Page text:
Programming note: The "Coaching Corps Game Changer Awards" -- featuring Bay Area stars Stephen Vogt, Stephen Curry, Hunter Pence, Derek Carr, Torrey Smith and Tara VanDerveer -- will air on Jan. 31 at 7:30pm on CSN Bay Area and at 11pm on CSN California.
David and Derek Carr were born roughly 12 years apart. That’s a huge gap, a generational divide that could strain the bonds of brotherhood. In this case, football made them stronger than oak.
Derek wanted to be an NFL quarterback when he grew up. David was a living, breathing example of how to realize that dream.
“David was successful in high school and college and made it to the pros,” family patriarch Rodger Carr said. “There was no better example of what to do than someone who lived it. I would simply point to David tell Derek, ‘There’s your blueprint.’”
David wasn’t just a leader by example. He took great interest in Derek’s ambitions, and taught a master class in becoming a top-flight quarterback. David blazed that trail, parlaying an excellent Fresno State career into status as 2002’s No. 1 overall draft pick. He was chosen by the Houston Texans, and played a decade in the NFL.
“David was Derek’s idol,” Rodger Carr said. “Derek felt like he lived in a house with Peyton Manning. Even at an early age, Derek was fully committed to following in his brother’s footsteps. I think he knew the golden opportunity he had to learn from David and took full advantage of it. He had the drive, and David was more than willing to teach him.”
Stories of David’s lessons have been well documented. We know that David used to let Derek watch NFL game tape at age 12. David would help Derek break down opponents when younger brother was in high school, and review sessions after games. Derek would throw on the side after Texans practice, often with All-Pro Andre Johnson as his receiver.
Derek Carr grew up with advantages others would only dream of, and he used those tools to maximize immense talent. Derek rose through the ranks from preps to a standout career at Fresno State that prompted the Raiders to draft him No. 36 overall in the 2014 draft. Carr found rookie success, but took a greater leap in his second season that ended up with him in the Pro Bowl.
Derek Carr is thankful for his lot and all the help David afforded along the way, but older brother gave him one thing more valuable than anything else.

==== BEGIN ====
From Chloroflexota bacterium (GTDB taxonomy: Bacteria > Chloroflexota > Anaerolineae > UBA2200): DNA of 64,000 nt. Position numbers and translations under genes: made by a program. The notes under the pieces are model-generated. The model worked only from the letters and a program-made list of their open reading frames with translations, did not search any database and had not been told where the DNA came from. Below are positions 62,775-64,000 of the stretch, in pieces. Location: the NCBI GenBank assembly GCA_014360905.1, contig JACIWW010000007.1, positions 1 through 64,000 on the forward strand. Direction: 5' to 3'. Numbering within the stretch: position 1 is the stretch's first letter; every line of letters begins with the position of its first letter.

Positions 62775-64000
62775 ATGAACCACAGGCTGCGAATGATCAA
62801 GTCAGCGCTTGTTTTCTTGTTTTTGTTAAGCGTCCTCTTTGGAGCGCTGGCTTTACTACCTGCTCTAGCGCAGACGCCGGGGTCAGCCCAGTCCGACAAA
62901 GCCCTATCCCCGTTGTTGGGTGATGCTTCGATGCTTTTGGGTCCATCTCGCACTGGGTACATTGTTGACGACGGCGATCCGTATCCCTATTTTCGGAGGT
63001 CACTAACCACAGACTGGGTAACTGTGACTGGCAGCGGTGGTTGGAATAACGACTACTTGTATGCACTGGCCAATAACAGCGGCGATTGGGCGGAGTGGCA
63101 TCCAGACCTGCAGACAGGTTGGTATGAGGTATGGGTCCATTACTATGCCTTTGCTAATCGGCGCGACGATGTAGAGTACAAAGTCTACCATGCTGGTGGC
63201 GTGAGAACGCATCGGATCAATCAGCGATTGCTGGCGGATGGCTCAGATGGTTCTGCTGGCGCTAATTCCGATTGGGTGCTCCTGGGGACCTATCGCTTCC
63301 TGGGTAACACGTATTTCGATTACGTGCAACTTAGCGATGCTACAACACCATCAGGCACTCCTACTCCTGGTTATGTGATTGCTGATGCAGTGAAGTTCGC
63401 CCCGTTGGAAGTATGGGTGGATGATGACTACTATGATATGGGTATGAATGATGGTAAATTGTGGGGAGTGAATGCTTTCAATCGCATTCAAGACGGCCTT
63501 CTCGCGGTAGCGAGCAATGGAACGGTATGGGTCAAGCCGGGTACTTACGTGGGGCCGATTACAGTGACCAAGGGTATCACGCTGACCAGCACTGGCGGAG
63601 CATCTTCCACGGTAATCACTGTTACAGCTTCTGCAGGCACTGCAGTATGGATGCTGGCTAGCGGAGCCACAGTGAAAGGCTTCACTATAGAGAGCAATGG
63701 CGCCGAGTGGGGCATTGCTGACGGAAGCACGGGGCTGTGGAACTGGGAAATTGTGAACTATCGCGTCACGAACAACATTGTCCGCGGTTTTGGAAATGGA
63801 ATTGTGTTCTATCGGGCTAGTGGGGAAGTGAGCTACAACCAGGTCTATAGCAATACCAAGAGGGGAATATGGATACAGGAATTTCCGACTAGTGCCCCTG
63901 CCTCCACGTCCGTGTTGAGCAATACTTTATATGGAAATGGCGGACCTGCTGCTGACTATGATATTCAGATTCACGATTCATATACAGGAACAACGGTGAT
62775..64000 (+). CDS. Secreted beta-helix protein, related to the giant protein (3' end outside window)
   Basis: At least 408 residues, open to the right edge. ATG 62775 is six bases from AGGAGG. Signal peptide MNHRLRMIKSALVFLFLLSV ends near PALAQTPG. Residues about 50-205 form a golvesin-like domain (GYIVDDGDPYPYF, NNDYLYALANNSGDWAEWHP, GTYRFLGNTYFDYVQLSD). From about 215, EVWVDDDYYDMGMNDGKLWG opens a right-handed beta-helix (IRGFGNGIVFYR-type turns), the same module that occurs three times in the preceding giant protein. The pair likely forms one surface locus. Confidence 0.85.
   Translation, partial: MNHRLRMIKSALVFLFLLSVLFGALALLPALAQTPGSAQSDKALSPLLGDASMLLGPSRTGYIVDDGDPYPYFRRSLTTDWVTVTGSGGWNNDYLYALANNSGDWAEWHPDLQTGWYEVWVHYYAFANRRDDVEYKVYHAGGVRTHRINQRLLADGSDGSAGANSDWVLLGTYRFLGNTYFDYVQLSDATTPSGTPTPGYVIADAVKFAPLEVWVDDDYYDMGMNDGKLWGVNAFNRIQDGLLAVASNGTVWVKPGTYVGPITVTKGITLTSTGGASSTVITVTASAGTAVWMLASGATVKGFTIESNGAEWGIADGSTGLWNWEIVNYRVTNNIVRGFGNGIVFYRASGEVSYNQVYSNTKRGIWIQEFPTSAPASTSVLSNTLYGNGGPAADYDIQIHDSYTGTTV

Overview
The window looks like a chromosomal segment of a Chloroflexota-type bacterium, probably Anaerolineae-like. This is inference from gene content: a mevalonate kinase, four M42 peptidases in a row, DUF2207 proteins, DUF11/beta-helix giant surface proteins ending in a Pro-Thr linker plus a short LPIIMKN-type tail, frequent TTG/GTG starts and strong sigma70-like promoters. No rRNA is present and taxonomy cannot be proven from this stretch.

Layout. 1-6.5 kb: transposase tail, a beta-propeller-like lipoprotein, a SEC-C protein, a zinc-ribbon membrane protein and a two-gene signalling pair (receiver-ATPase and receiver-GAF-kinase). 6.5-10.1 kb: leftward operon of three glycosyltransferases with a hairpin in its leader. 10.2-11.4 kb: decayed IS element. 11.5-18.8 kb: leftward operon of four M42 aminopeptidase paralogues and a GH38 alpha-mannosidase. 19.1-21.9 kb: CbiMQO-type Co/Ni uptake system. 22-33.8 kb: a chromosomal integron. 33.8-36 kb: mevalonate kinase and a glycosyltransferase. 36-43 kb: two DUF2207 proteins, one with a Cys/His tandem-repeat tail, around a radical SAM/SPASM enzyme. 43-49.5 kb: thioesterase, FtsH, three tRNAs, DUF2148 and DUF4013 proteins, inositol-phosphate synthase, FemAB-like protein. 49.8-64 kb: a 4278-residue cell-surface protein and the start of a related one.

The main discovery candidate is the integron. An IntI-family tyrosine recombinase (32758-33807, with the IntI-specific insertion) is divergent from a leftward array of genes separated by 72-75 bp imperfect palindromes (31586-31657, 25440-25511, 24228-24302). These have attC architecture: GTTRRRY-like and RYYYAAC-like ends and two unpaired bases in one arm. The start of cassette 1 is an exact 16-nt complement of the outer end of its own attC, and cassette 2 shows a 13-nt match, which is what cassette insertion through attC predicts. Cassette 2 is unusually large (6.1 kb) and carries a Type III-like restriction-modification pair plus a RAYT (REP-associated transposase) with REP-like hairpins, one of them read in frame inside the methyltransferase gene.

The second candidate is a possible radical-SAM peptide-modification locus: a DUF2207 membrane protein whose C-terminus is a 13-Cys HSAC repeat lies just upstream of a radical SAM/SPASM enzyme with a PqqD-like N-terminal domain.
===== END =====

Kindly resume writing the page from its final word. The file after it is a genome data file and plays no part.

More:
“The greatest gift David gave me was confidence,” Derek Carr said. “He always involved his little brother, and made sure I believed in myself and what I could become. I was always around people his age, and that can be intimidating unless you’re used to it. I grew up really fast. I was not scared of anything. No situation was too big for me because the confidence was instilled.”
That confidence was built, and became the foundation for Derek’s success as a player and a leader of men.
“He would force me to take charge, even when I was playing with pickup games with guys so much older than me,” Derek Carr said. “He would simply say, ‘Tell them what you want.’ That’s required of a quarterback, of a leader. I got used to doing that at an early age because he taught me what was required to earn respect.
“He would watch the decisions I made, ask me about them and force me to think critically about my choices. His key was always to do it in a positive way. That was a learning process for me, and now I feel comfortable and confident in my ability to get through to any type of personality. I’m definitely in debt to him for those life lessons.”
David Carr was hands-on for most of Derek’s development, but he has taken a huge step back these days. David will answer questions but not offer advice, trusting that Derek is well prepared for whatever comes next in his professional career.
“The progression changed from him being a teacher to a counselor and now he’s like my Yoda,” Derek Carr said. “All joking aside, I really am thankful for everything David did to help me realize my dream of playing football at the highest level.”